Veteran forward Troy Brouwer actually used the words "pathetic" and "embarrassing" to describe the team's performance thus far (via Chuck Gormley of CSN Washington).
There are many issues that rookie head coach Adam Oates will need to fix quickly, but one problem that might require help from outside the organization is the goaltending.
Young starter Braden Holtby, who led the Capitals on an unexpected run to the Eastern Conference Semifinals last season after making just seven regular-season appearances, has underperformed in his first two starts with a 5.03 GAA and a .863 save percentage.
His backup, Michal Neuvirth, hasn't played any better. He's 0-1 with four goals against and a .818 save percentage.
Holtby deserves some more chances to prove he can be a quality No. 1 goaltender, but this Capitals team needs to win now.
After years of playoff failures and lackluster goaltending since the Alexander Ovechkin era started in the 2005-06 season, Washington has to start contending for the Stanley Cup or they will have wasted some of their best players' prime years.
Holtby is good enough to start for an NHL team, so making an upgrade by acquiring a veteran goaltender and using Holtby as a backup wouldn't be a smart plan.
Capitals general manager George McPhee should make the difficult decision to acquire Roberto Luongo from the Vancouver Canucks and make a Stanley Cup run over the next few seasons.
The 33-year-old goaltender has been the subject of trade rumors and speculation for several months, but Canucks general manager Mike Gillis has been patient. TSN's Bob McKenzie provided the latest Luongo update on Tuesday.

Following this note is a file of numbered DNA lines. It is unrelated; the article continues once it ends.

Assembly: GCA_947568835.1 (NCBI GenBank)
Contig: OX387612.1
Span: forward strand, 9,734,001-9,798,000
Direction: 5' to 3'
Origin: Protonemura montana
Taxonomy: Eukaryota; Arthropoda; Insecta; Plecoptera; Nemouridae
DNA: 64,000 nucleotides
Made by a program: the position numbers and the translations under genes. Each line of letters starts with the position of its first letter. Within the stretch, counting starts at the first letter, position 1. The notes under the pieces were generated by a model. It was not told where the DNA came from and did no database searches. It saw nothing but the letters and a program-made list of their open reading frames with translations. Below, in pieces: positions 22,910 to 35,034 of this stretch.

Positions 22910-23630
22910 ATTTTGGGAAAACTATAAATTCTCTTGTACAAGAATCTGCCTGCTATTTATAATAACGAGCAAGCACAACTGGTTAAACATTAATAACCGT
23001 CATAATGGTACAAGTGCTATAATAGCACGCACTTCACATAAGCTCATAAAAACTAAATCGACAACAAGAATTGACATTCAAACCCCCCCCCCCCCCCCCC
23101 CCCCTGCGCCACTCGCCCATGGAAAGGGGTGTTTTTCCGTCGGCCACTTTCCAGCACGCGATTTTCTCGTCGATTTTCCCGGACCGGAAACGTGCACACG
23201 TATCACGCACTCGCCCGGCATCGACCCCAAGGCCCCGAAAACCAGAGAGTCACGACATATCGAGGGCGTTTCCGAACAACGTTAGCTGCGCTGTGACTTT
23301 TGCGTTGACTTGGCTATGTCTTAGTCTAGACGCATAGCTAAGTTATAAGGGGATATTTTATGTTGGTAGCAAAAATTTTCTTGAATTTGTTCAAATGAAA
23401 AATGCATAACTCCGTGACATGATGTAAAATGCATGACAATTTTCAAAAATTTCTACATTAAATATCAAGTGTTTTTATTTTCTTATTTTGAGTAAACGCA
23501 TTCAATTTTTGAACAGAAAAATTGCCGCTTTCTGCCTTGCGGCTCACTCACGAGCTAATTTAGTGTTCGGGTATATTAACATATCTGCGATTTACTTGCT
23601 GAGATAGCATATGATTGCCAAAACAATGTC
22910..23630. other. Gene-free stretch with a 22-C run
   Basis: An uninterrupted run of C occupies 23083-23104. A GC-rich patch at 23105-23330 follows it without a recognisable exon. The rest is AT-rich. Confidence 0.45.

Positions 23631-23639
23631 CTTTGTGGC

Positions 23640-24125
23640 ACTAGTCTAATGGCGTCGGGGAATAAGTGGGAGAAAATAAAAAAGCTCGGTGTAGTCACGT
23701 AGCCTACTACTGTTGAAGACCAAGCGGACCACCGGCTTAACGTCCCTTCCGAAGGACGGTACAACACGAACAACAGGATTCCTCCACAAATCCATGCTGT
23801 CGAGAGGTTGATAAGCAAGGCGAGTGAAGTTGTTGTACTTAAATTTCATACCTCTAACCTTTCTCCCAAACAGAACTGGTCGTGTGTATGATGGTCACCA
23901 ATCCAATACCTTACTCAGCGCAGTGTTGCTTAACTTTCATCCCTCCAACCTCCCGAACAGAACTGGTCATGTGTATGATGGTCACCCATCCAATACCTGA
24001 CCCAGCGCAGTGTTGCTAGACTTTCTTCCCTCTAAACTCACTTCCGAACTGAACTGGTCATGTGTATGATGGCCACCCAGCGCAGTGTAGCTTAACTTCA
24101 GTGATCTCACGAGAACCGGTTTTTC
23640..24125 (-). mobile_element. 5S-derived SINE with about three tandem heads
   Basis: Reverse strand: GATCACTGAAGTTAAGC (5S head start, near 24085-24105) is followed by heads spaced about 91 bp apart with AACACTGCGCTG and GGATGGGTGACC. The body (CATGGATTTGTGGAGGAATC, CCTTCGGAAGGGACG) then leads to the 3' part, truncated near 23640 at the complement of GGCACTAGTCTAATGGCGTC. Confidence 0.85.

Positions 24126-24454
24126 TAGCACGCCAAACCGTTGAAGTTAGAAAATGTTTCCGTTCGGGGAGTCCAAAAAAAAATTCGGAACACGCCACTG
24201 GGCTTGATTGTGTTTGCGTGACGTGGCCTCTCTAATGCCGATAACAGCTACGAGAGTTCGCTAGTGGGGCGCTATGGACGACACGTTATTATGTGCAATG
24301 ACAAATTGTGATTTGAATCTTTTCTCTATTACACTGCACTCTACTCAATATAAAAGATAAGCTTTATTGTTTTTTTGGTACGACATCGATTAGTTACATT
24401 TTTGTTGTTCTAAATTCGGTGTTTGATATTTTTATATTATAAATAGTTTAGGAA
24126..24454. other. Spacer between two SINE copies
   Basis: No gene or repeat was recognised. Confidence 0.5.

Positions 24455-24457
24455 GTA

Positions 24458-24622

Washington has enough salary cap space to take on Luongo's $5.3 million salary cap hit for this season, and after this year, the team has over $15 million in cap space coming off the books.
The biggest concern for McPhee is the length of Luongo's contract. After the 2012-13 season, Luongo still has nine more years left on his deal, which also includes about $33.8 million in salary.
The Canucks need more toughness and grit on their second, third and fourth lines. Luckily for the Capitals, they have plenty of tough, physical players to offer Vancouver in a potential trade for Luongo. Trading Luongo to Washington also ensures that the Canucks will not have to play against him very often.
Luongo's contract isn't very attractive, but he would ensure that the Capitals make the playoffs consistently and give them a better chance of making a Stanley Cup run than Holtby. Luongo also has much more playoff experience, and has won an Olympic gold medal with Team Canada.
The Canucks goalie could win 35-40 times in a normal 82-game schedule for several more years if he was traded to Washington, which Holtby is probably unable to do at this stage of his career.
With the Southeast Division improving in the offseason, the Capitals won't have an easy time winning the division like in years past. With that said, the need for quality, reliable goaltending is an even larger priority.
There will always be pressure on the Capitals to win because they have so much talent, but Washington would be an easier market for Luongo to play in than Toronto, Philadelphia and Vancouver because the media and fan pressure is less intense.
With Holtby as the starting goaltender, the Capitals would be fortunate to win a playoff round this year, but with Luongo, Washington would be a legitimate contender in the Eastern Conference.
If Holtby continues to struggle into early February, McPhee must make a move to upgrade the goaltender position, and Luongo would be his best option.